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DNS A-records require that an IP address be hard-coded into your application’s DNS configuration

...which Heroku recommends avoiding. Heroku suggests two workarounds:

...using a DNS provider that supports CNAME-like functionality at the apex, and using subdomain redirection`.

My question revolves around the latter option (because the former isn't supported by DreamHost AFAIK):

Is it possible to redirect from the root (i.e. apex or 'naked') domain to the 'www' subdomain for HTTPS requests without the browser throwing up?

Heroku thinks not:

...applications requiring SSL encryption should use the ALIAS/ANAME configuration on the root domain. Subdomain redirection will cause a browser error when the root domain is requested over SSL (i.e. https://example.com).

...but I'm hoping that's an incomplete (or incorrect) statement.

CLARIFICATION UPDATE:

The real issue with redirecting from apex to 'www' is that typing https://example.com directly into a browser will raise a certificate warning. Sure, it's an edge case, but not a small one.

SOLUTION UPDATE:

I solved this problem with DNSimple. (Didn't even have to transfer my domain!)

I believe that easyDNS offers a similar feature, but surprised to find that most other domain hosting companies don't.

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    The problem is that your server has to return an SSL certificate (in order to set up the HTTPS connection) before it gets the request headers, such as the Host header, and therefore before it knows what hostname is being used. So if it returns an SSL certificate that says it's for the www-subdomain, then the user will get an error when they visit the root domain; and vice versa. (Unless you use virtual hosts to actually run these two domains on separate IP addresses, in which case you can identify the intended host that way.) – ruakh May 14 '13 at 1:15
  • upvoted for "throwing up" – Pavel Komarov Jun 12 '18 at 21:57
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There are two separate but interdependent levels of indirection to consider here. The first is what IP address a DNS name ultimately resolves to. The second is what the server on that IP address does.

Remember that when you type a URL into a browser, the first thing that happens is a DNS lookup. Usually, that's handled by the operating system – not the browser itself.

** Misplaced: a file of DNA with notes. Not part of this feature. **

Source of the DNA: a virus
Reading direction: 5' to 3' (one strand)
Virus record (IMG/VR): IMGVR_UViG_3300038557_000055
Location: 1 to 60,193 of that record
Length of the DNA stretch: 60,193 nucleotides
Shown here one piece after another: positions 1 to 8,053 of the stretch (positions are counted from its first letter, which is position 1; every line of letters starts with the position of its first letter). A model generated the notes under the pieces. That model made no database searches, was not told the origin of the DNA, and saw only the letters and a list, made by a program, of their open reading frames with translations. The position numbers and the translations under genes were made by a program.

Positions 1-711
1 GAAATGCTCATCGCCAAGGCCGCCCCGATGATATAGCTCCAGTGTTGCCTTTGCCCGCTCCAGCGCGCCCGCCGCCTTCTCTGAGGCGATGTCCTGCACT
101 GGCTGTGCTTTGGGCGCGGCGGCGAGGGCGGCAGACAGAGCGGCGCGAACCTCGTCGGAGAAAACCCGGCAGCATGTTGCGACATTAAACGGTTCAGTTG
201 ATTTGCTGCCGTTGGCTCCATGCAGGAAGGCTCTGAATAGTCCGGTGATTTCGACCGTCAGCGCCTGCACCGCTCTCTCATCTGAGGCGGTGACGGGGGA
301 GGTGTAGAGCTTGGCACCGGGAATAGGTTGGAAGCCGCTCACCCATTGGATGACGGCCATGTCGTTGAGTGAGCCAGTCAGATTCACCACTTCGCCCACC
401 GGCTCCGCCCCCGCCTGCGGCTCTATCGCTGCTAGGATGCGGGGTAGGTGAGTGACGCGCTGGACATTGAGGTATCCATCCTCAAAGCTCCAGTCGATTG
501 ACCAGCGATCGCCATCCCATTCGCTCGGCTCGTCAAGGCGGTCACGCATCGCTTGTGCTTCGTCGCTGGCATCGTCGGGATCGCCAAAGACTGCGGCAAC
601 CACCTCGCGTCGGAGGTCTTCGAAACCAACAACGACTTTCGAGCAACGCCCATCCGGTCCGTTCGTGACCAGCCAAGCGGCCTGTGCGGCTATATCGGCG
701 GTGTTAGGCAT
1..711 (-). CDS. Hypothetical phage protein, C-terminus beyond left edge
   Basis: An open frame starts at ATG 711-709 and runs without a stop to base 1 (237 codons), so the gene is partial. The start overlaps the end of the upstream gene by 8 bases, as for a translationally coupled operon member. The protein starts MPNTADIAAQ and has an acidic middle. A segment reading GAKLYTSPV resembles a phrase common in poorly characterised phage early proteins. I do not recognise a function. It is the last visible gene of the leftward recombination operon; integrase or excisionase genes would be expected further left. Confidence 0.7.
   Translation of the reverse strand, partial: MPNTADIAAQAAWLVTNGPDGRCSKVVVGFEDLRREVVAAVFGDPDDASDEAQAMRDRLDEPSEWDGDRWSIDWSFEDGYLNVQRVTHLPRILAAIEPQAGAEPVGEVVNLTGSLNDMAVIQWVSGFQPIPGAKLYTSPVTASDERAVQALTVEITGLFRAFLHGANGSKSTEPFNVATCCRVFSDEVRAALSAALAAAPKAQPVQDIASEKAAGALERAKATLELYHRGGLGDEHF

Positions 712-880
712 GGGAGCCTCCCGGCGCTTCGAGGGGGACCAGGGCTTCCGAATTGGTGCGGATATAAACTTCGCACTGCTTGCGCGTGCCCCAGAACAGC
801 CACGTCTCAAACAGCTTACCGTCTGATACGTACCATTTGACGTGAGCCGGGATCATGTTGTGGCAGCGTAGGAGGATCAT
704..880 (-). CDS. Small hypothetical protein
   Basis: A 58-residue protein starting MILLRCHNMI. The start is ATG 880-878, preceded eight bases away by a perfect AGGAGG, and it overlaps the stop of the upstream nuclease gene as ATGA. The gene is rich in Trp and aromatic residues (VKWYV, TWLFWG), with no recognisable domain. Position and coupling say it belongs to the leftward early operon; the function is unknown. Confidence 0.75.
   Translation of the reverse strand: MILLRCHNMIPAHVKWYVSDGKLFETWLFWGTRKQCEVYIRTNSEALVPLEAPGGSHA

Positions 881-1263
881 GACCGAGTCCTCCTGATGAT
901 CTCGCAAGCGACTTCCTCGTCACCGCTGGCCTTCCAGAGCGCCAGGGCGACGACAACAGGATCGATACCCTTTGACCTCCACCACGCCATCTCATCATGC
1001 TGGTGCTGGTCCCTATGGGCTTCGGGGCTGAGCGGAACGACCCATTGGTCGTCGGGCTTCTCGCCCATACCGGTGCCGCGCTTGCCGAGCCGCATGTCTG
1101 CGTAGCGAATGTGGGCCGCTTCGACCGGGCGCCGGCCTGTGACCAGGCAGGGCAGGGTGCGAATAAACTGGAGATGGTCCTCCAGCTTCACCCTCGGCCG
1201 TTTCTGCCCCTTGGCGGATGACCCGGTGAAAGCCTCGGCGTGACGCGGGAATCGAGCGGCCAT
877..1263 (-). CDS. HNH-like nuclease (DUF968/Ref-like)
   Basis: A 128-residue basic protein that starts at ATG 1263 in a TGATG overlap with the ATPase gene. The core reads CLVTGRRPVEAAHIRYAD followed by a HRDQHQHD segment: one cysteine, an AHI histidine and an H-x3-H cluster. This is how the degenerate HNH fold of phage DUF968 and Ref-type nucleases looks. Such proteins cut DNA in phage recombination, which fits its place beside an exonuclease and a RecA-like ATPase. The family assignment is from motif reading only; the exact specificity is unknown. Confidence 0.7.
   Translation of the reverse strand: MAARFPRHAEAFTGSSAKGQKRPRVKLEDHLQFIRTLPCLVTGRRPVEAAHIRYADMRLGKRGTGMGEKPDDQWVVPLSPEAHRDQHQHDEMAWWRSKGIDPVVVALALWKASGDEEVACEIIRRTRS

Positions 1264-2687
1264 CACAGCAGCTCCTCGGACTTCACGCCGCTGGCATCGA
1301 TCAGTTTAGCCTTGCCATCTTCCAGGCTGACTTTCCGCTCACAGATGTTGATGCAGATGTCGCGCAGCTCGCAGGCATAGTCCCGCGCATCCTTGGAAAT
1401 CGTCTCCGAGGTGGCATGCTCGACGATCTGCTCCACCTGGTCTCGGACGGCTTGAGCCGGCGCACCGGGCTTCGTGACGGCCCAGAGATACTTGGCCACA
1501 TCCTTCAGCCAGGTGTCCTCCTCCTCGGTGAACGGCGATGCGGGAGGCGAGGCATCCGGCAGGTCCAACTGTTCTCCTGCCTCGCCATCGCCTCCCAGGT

So your browser will ask the OS, "what is the address of example.com?" The OS will look up the record, and if it gets a CNAME, will look up that record, until it finds an A record. The OS then responds to the browser with an answer.

Your browser then opens a TCP connection to that IP address:

  • If a http:// URL, it connects to port 80, then issues a HTTP request.
  • If a https:// URL, it connects to port 443, establishes a TLS/SSL connection (which means validating certificates), then issues a HTTP request over the secure channel.

Only at this point can HTTP redirection happen. The browser sends a request (GET /, and the server can respond with a 301 to any other URL.

Understand that "subdomain redirection" services offered by registrars are nothing more than a regular HTTP server that issues 301s. When you opt for a registrar's redirection option, they just set the A record of your domain's apex to a server they control, and that server tells browsers to go to www.example.com.

Since most registrars don't allow you upload a SSL certificate to their redirection server, browsers cannot establish the necessary secure connection to the server, and therefore they never issue a HTTP request. Thus, requests for https​://example.com fail.

So why can't you just CNAME the apex? It is forbidden.

The domain system provides such a feature using the canonical name (CNAME) RR [Record Resource]. A CNAME RR identifies its owner name as an alias, and specifies the corresponding canonical name in the RDATA section of the RR. If a CNAME RR is present at a node, no other data should be present; this ensures that the data for a canonical name and its aliases cannot be different. This rule also insures that a cached CNAME can be used without checking with an authoritative server for other RR types.